What I particularly liked about this blog post is it didn’t stop there. Rather, it included some practical tips for how nonprofit employees can take some steps on their own to improve their leaderhip/management skills.

I won’t repeat their recommendations — best for you to read it for yourself.

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Hire for things other than just existing skills

April 12, 2013

Filed under: Human Resources,Leadership — jonathanpoisner @ 2:53 pm

One of my pet peeves when talking to those doing hiring for nonprofit organizations is an overemphasis on finding people with the right existing skills.

A recent article suggests the same problem exists in the for-profit world.  In 5 Keys to Recruiting the Best of the Best, Langley Steinert writes about best hiring practices from the perspective of the high-tech world.

Steinert’s second point hit home for me:

“Companies often put too much emphasis on finding employees with “relevant experience.” Your top performers will end up being smart, resourceful, and innovative–three elements that have nothing to do with prior experience.”

I couldn’t agree more.

Time after time in my own work, both as an Executive Director, as a board member, and as a consultant, I’ve found that the best leaders are those who are adept at thinking strategically, motivating those around them, and are driven to succeed.

These are, of course, harder to evaluate in a traditional hiring practice — by looking at resumes and cover letters.

But it’s worth taking the time to figure out who will most thrive in a role.

Once, when hiring somebody to lead Oregon LCV’s political program, I had the two finalists spend an hour reviewing a scenario and then writing a memo with advice on how to spend political resources.

One of them emerged from the office where he had been working and said “that was hard.”  When the other emerged on the day of his final interview, he said, “that was fun.”

It  wasn’t my only clue, but it was  big final clue that led me to hire the one who thought puzzling through political challenges was “fun.”   And time proved it to be the correct hire.

So don’t be afraid when hiring to be creative in how you evaluate candidates.

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A fascinating video about motivation

November 20, 2012

Filed under: Board Development,Human Resources,Leadership,Strategic Planning,Volunteers — jonathanpoisner @ 5:39 pm

The question I keep asking myself after repeatedly re-watching this video is: what are the implications for nonprofit organizations?

Some implications are fairly straightforward:

For example, with very few exceptions, nonprofits tend to eschew the use of financial performance bonuses as a means to spur better future results. The video suggests nonprofits are right to avoid financial bonuses.

Also, nonprofits have an inherent advantage over for-profit entities, in that their “purpose” is hard-wired into their reason for existence, unlike the “purpose” examples Pink cites from the for-profit world.

But how about mastery and autonomy? I think one of the deeper meanings of the video is that nonprofits can’t simply play the “purpose” trump card as a way to motivate volunteers and staff, if there is no effort to take into account the other two motivators.

If purpose, mastery, and autonomy are three legs of a stool, the nonprofit can’t survive on just one leg.

Another way of putting it is: if you strip away autonomy and mastery as a way to motivate your nonprofit team, what will result?

A nonprofit I’ve known for some time recently changed its decision-making structure to remove a great deal of authority (e.g. autonomy) from volunteers, even as the nonprofit continues to tout volunteers as a critical part of its strategy. Over time, what will that mean for the nonprofit’s ability to attract high quality volunteers? My prediction (which hasn’t yet had time to be born out) is that it will have a significant negative impact.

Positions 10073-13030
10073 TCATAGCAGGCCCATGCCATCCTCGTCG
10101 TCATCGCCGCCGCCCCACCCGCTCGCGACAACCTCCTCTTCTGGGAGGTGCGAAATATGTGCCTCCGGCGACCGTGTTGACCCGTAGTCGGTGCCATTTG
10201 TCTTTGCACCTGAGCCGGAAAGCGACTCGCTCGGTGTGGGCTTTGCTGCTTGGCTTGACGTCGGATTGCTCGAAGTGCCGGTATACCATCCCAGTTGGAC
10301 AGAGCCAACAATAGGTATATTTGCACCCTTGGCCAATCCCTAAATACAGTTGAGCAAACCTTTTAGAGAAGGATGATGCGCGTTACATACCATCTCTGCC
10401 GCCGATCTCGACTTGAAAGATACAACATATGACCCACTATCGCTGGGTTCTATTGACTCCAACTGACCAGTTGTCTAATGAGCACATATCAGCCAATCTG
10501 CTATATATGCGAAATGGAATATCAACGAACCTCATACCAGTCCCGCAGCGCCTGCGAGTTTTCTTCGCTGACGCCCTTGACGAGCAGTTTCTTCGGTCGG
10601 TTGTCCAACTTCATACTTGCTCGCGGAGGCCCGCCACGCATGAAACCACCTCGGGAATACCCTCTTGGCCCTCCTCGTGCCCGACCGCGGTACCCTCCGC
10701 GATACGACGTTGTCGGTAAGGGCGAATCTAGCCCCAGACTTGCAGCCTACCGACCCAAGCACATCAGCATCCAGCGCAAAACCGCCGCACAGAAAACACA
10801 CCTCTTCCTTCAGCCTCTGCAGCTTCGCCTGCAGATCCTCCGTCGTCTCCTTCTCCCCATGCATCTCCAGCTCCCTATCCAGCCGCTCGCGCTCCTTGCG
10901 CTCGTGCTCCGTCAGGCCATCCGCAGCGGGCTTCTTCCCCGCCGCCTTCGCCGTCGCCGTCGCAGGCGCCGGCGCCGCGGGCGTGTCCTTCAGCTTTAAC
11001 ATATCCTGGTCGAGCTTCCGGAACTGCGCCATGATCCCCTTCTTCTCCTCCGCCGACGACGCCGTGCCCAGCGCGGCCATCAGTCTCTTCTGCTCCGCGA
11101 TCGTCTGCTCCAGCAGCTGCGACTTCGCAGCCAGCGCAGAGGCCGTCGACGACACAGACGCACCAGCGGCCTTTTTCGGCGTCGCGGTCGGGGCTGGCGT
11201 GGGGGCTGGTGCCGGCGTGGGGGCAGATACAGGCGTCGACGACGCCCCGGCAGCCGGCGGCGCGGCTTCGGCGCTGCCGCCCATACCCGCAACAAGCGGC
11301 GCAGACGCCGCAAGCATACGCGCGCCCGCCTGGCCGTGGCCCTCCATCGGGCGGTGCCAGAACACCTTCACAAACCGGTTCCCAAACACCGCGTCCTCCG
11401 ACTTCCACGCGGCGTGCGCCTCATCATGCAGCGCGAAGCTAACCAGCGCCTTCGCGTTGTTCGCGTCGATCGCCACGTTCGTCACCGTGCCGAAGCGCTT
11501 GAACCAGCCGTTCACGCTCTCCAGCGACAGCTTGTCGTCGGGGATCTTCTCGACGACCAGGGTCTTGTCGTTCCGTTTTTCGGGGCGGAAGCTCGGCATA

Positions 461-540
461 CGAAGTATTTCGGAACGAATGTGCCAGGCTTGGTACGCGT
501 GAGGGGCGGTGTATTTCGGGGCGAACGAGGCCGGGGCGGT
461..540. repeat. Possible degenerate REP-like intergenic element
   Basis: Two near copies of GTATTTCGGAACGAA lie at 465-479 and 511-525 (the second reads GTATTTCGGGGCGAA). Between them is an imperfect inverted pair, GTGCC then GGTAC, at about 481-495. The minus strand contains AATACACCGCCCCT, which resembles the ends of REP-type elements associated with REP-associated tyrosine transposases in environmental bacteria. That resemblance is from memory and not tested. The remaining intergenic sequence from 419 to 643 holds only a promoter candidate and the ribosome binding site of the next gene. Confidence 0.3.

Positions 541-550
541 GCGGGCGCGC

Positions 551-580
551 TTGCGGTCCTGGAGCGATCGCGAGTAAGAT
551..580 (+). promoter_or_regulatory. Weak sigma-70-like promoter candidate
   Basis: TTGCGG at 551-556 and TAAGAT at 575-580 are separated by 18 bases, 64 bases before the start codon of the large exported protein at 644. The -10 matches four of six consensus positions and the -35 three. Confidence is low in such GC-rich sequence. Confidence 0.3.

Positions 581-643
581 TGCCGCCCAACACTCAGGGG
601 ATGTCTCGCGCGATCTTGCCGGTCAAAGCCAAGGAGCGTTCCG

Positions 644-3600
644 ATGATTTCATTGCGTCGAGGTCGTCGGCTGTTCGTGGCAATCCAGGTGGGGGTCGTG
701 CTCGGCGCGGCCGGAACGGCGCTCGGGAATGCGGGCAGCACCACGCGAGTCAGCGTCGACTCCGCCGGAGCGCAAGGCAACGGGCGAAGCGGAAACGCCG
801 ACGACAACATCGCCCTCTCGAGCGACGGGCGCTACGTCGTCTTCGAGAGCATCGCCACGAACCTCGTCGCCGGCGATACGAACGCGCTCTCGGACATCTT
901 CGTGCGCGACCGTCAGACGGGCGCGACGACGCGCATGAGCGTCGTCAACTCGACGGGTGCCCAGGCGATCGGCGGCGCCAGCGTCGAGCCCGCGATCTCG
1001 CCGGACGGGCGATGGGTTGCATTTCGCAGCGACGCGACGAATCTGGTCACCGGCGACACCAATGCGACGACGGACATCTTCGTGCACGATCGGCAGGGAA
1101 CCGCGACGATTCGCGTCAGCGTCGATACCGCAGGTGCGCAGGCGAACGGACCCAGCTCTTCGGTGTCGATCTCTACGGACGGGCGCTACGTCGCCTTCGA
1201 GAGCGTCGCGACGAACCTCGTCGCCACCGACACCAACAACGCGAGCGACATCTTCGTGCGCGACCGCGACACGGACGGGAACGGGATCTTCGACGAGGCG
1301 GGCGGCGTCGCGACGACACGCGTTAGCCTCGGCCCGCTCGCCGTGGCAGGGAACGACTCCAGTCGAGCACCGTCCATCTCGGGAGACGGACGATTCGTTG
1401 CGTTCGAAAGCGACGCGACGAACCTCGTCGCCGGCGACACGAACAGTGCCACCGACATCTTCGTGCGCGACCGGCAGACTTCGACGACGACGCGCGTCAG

Aside from giving decision-making control to volunteers, are there other ways to meet their needs for autonomy and mastery?

What about employees? Are there lessons for how to engage them beyond the usual generalities about not micromanaging them?

Your feedback is encouraged.

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Get it done

July 3, 2012

Filed under: Human Resources,Leadership — jonathanpoisner @ 1:42 pm

I sometimes feel like there’s two types of people, those who talk about doing things and those that do them.

Talkers tend to talk a good game at first, but then remain remarkably passive in actual implementation of their ideas.  Often, when you ask them why something hasn’t happened, they revert to the passive voice.

“My board wasn’t engaged.”

“The donors weren’t enthusiastic.”

When you poke behind the surface, it’s often because the passive voiced talker sat on their buns expecting everyone but them to get it done.

I remember talking to one Executive Director who complained about their board’s lack of engagement and quizzing him about it.

Me: “Have you sat down with your board members one-on-one to talk about what they want to get out of service and to get to know then?”

ED: “No.”

Me: “Why not?”

ED: “I don’t know.  I guess I was waiting for my board members to call me”

Likewise, I recently engaged with a fundraiser who was great at building relationships, but it was never the right time to make an ask.

Fundraiser: “I spent the last year building relationships with these people.  If I ask them for money this year, they’ll think fundraising is all it was about.”

Now I’m all for relationship-based fundraising — indeed, it’s at the heart of what I train.  But you build the relationships as you ask for money, not as an alternative to asking for money.

In the end, the people who have get it done mentalities tend to do a bit less talking, and more time setting up clear plans, clear objectives, and then engage actively to get things done.

So one question I’ve come to ponder is this: how do you identify the talkers versus the “get it done” mentality in the hiring process?  Let me know if you have any ideas.